How Does Webull Make Money With $0 Commissions in 2020?


How does Webull make money with zero commissions and cash balances? Webull charges clients mutual fund investing fees, margin rates, and for managed account.



How Webull Makes Money?


If you’ve heard of Webull, you probably know that this broker-dealer doesn’t charge a dime in commissions. Even option trades have no per-contract charges. So how in the world, you may be wondering, does this brokerage firm survive financially? The short answer is by charging fees for other activities. Here’s the long answer:


Order Flow


Like many other brokerage firms, Webull receives compensation from market makers for sending orders to them. Although Webull doesn’t charge its customers trading fees, it does charge the industry’s market makers. Essentially, Webull sells orders to these market participants, who in turn make money off the bid-ask spread. Typically, Webull’s profit is about 1¢ per share.


Margin


Webull offers margin accounts. Buying securities on margin or taking short positions will entail paying margin interest. Currently, Webull’s margin schedule varies from 3.99% to 6.99%, depending on the amount borrowed. The highest rate applies to balances below $25,000. To reach the lowest rate, you have to borrow over $3 million.


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Deposit and Withdrawal Fees


Most brokerage houses don’t charge anything for incoming wires. But not Webull. Depositing funds into a Webull account via domestic wire costs $8. Sending money the other way is a $25 charge.

International wires are even more expensive. Incoming is $12.50, and withdrawing funds will set your account back a steep $45.

Although ACH transfers are free, if one is reversed, the broker charges $30.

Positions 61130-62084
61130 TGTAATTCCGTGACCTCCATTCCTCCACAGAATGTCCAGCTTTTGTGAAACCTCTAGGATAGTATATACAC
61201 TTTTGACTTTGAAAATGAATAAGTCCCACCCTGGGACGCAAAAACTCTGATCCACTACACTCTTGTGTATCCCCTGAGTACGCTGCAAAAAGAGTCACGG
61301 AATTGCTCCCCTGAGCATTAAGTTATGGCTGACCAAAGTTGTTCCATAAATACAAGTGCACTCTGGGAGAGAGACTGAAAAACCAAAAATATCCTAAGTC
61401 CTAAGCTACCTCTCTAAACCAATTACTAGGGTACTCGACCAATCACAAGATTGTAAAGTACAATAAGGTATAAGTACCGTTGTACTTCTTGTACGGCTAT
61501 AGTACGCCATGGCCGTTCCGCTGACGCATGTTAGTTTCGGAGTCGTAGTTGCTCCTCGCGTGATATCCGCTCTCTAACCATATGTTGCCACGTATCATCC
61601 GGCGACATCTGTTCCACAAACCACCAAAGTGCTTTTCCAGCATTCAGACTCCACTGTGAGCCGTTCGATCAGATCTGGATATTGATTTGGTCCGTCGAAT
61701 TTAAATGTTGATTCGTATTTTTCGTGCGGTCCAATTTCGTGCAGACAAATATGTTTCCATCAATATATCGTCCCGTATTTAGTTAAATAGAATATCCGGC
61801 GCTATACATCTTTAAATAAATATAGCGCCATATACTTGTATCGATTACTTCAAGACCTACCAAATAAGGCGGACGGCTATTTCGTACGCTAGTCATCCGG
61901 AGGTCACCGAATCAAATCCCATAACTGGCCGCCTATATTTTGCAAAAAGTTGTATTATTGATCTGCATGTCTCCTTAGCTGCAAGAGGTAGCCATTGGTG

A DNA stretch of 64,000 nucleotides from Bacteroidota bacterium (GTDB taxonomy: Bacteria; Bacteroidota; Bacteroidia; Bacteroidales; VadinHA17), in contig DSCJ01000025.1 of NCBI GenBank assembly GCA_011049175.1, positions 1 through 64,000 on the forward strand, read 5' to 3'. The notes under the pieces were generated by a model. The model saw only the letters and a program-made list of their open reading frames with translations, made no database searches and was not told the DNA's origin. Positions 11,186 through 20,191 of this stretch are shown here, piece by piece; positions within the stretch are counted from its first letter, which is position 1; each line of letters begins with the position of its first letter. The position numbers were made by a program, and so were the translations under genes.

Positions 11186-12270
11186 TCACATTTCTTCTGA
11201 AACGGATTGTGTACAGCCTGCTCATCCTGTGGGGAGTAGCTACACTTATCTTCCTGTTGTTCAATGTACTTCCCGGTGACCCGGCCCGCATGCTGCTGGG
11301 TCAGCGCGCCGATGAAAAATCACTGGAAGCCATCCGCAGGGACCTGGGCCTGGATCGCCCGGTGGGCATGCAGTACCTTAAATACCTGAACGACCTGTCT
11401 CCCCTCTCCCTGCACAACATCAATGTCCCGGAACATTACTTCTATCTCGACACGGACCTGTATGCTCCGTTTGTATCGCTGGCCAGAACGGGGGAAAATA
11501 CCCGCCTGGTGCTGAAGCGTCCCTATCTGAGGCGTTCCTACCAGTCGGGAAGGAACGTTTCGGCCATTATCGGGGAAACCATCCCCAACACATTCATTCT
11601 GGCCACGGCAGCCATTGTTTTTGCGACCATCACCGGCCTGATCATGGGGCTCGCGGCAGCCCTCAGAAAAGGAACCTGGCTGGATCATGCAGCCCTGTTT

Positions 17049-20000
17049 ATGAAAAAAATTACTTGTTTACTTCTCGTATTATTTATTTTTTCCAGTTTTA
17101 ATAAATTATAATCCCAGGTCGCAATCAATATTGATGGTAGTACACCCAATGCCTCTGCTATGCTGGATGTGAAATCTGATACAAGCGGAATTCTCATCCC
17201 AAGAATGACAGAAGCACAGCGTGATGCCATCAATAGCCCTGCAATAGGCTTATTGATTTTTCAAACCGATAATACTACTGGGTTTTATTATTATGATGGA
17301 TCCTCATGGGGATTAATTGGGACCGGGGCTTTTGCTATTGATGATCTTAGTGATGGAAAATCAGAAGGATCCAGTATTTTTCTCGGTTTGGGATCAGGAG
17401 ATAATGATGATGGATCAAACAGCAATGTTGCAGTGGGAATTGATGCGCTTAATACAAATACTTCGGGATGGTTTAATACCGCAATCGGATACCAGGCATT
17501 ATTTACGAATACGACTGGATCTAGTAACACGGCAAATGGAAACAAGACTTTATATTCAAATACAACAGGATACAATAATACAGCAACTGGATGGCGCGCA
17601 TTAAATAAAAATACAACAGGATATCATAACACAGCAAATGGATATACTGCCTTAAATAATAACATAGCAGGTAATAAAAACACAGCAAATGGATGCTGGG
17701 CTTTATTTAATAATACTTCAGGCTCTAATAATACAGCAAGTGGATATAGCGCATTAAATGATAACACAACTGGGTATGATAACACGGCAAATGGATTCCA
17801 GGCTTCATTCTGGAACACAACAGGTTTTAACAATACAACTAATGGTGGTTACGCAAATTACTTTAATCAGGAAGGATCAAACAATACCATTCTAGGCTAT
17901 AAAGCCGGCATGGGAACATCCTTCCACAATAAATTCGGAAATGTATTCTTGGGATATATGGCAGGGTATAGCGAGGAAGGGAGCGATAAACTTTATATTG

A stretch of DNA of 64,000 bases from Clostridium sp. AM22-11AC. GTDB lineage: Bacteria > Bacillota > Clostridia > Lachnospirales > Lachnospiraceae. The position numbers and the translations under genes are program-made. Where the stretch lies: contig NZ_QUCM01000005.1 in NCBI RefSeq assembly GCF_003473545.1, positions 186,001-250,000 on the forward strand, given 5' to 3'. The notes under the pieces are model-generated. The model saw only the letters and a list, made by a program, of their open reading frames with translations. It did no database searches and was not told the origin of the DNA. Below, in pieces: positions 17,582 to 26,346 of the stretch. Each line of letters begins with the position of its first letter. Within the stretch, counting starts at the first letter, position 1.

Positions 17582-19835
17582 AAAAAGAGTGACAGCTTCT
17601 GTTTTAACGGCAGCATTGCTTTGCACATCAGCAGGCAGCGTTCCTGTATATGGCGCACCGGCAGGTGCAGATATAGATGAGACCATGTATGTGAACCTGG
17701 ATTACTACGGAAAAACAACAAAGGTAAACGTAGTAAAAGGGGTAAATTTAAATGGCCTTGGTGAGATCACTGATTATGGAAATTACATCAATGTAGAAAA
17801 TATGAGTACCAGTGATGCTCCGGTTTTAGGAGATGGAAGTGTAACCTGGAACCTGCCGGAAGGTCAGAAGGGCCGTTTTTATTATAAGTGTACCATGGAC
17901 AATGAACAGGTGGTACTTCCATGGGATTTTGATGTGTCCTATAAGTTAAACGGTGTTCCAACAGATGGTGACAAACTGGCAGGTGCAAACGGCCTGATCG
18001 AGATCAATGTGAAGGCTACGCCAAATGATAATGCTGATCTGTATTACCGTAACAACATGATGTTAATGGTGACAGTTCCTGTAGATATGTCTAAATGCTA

ACAT Fee


Although Webull doesn’t charge anything to transfer an external account to itself, it does charge to go in the opposite direction. The fee is $75.


Interest on Free Cash Balances


Webull earns interest (and doesn’t pay any) on free cash balances in its brokerage accounts. Like banks, brokerage firms are able to use idle cash in its customers’ accounts for various purposes.

One example of an activity that Webull or any other broker could undertake with idle cash is to buy safe U.S. Treasury debt. The yield could be 1.3%, and they’re paying you 0.0% for the cash. This practice is called the net interest margin business, or NIM business.


Passing on Regulatory and Exchange Fees


In the old days, as in 6 months ago, brokers would pay exchange and regulatory fees on behalf of their customers. These sell-side fees would be paid from the commissions traders pay. Now that commissions aren’t being charged, brokers are passing on these fees to the clients who generate them. Webull is no exception. By passing on these fees, Webull keeps its overhead to a minimum.

The fees are as follows:

SEC’s Fee: 22.1¢ for every $10,000 sold. There’s a 1¢ minimum for every sale completed.

FINRA’s Fee: 0.0119¢ per share. There is also a 1¢ minimum—plus a $5.95 maximum.

These are fees assessed against trades of equities, ETFs, and closed-end funds. Options have their own fees, and once again, Webull customers must pay them. They are:

SEC’s Fee: Same as above.

FINRA’s Fee: 0.2¢ per contract with a 1¢ minimum. As usual, it’s sell-side only.

Now we come to fees that are assessed against both sales and purchases. They are:

Options Exchange Fee: 3.88¢ per contract.

Options Clearing Corp (OCC): 5.5¢ per contract. This one is capped at $55 per trade.


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ADR Fees


Webull passes on fees for holding American Depository Receipts.


Comparison


Compared to some other brokers, Webull is competitive. Its margin schedule is cheaper than TD Ameritrade’s but more expensive than M1 Finance’s. Firstrade charges no fees for incoming wires.

Almost all brokerage firms charge per-contract option fees, which as we saw, Webull doesn’t. These brokers include Fidelity, Merrill Edge, and E*Trade.


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